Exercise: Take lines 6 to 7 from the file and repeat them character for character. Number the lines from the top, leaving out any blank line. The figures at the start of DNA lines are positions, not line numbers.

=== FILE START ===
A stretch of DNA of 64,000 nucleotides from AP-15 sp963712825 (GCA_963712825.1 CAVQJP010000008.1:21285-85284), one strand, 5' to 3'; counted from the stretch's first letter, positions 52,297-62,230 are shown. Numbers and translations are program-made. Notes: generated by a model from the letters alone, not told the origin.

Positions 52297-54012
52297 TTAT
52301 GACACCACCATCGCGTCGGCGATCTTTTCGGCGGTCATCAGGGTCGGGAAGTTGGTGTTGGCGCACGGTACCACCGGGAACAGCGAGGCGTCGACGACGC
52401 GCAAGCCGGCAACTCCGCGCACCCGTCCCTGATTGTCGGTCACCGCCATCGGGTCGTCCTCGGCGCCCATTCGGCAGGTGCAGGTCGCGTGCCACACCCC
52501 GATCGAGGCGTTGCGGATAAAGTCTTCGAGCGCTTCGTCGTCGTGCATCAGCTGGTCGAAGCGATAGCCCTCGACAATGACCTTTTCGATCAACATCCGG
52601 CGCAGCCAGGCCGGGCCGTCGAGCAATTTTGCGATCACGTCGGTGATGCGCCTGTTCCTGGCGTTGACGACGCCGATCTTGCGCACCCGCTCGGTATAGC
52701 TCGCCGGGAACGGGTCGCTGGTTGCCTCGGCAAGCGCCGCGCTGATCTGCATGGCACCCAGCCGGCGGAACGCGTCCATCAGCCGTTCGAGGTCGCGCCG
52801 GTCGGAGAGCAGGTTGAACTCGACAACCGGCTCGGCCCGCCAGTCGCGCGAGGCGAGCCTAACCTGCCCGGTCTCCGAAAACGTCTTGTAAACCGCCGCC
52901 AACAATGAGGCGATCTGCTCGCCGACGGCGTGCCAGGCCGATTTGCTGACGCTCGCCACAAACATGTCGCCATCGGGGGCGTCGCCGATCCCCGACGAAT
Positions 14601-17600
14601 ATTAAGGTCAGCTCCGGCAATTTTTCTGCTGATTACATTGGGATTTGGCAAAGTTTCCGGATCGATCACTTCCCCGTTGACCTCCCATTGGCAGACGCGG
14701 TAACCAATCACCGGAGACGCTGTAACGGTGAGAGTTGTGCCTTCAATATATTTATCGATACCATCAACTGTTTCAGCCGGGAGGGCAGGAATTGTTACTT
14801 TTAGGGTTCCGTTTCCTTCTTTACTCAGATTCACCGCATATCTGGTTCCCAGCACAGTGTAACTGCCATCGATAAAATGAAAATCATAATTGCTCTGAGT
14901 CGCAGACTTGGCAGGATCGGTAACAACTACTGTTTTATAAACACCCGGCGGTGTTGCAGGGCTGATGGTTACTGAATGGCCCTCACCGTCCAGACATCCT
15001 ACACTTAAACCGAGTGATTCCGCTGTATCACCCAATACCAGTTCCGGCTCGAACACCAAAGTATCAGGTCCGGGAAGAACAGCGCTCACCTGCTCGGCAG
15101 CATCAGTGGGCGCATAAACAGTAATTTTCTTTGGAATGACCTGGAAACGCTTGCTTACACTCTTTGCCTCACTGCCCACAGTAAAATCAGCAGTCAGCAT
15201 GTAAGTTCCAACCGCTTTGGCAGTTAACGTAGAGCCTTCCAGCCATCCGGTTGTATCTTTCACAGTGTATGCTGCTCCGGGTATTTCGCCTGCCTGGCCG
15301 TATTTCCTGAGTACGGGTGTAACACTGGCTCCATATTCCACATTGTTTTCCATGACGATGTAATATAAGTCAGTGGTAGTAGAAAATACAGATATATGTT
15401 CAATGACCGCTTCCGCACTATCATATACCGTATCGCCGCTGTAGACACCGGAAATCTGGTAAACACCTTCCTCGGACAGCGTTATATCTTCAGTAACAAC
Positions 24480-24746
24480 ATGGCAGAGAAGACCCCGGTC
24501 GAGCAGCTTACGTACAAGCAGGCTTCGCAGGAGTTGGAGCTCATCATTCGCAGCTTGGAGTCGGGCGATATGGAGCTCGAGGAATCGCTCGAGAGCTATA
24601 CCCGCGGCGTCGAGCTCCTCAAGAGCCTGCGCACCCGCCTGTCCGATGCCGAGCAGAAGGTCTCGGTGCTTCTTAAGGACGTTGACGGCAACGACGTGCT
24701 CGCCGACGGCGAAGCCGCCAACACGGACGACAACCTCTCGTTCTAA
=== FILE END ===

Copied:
52501 GATCGAGGCGTTGCGGATAAAGTCTTCGAGCGCTTCGTCGTCGTGCATCAGCTGGTCGAAGCGATAGCCCTCGACAATGACCTTTTCGATCAACATCCGG
52601 CGCAGCCAGGCCGGGCCGTCGAGCAATTTTGCGATCACGTCGGTGATGCGCCTGTTCCTGGCGTTGACGACGCCGATCTTGCGCACCCGCTCGGTATAGC